Defensive reactions come in two forms: fight or flight. Fight responses — what Sally displayed — show up as angry rejections of what the appraiser has said or written. The individual may deny the accuracy of the appraiser’s information or blame others for problems and shortcomings. Non-verbal indicators of fight reactions are usually clear: the person may pound the desk or point his finger. She may raise her voice or fold her arms defiantly across her chest. He may glare and refuse to engage in a normal business-like conversation.

Flight reactions — what you saw in George — are entirely different. Here the individual’s voice becomes quieter, not louder. He looks away, turns away. He speaks softly and agrees easily in order to change the subject. While the individual displaying a fight reaction may discount having any responsibility for the problems identified, the individual manifesting a flight reaction may take far more responsibility for a problem than the truth of the matter actually warrants.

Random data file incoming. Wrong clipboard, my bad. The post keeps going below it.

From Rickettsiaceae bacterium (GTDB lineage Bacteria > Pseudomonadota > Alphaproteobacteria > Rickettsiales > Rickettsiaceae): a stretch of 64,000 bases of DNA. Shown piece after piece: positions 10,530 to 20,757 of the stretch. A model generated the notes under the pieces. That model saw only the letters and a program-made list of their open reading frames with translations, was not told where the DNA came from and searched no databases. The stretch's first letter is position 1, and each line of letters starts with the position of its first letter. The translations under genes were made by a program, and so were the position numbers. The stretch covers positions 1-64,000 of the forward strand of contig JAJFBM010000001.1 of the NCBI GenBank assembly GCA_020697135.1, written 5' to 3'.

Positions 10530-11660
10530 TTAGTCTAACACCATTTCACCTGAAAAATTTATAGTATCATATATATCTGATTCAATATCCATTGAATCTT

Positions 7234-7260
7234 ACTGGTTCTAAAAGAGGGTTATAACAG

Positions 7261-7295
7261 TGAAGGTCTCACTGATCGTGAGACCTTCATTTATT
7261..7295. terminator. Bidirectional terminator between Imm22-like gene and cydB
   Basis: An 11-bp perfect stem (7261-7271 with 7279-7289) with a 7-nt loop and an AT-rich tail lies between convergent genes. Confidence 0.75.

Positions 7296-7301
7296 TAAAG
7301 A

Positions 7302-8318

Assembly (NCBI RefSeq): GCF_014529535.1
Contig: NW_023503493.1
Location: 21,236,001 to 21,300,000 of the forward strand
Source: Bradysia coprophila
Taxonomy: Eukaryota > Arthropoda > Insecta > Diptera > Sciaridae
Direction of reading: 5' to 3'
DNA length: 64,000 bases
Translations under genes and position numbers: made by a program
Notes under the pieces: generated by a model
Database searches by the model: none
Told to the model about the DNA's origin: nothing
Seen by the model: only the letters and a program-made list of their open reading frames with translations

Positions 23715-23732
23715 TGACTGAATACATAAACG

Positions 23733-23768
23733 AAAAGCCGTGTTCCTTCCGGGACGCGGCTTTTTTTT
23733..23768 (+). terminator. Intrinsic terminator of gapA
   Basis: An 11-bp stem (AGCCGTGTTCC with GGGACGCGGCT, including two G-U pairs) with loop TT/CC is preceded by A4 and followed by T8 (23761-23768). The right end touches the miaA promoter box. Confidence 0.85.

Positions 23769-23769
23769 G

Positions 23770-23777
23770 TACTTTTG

Fight and flight reactions are hard-wired, genetically-based, normal human defense mechanisms for dealing with threatening situations. If your stone-age ancestor stumbled upon a testy mastodon, his alternatives were flight, fight, or get trampled. Defensive reactions served a survival purpose but they are out of place in the contemporary office. Here’s how to deal with them.

Fight reactions during an employee performance evaluation are best handled by allowing the individual time to vent. Encouraging the full expression of opinion is actually a wise approach, since many of these storms will blow themselves out if they’re allowed to.

Active listening is critical in dealing with fight reactions. Ask the individual for examples. Listen to what she has to say.

Here’s a key point: In dealing with a fight reaction, your behavior should be the opposite of the individual’s. As her emotional temperature gets hotter, yours should get cooler. As the employee starts to speak more rapidly, you should allow more pauses in what you say. If the individual’s volume increases, you should lower your voice.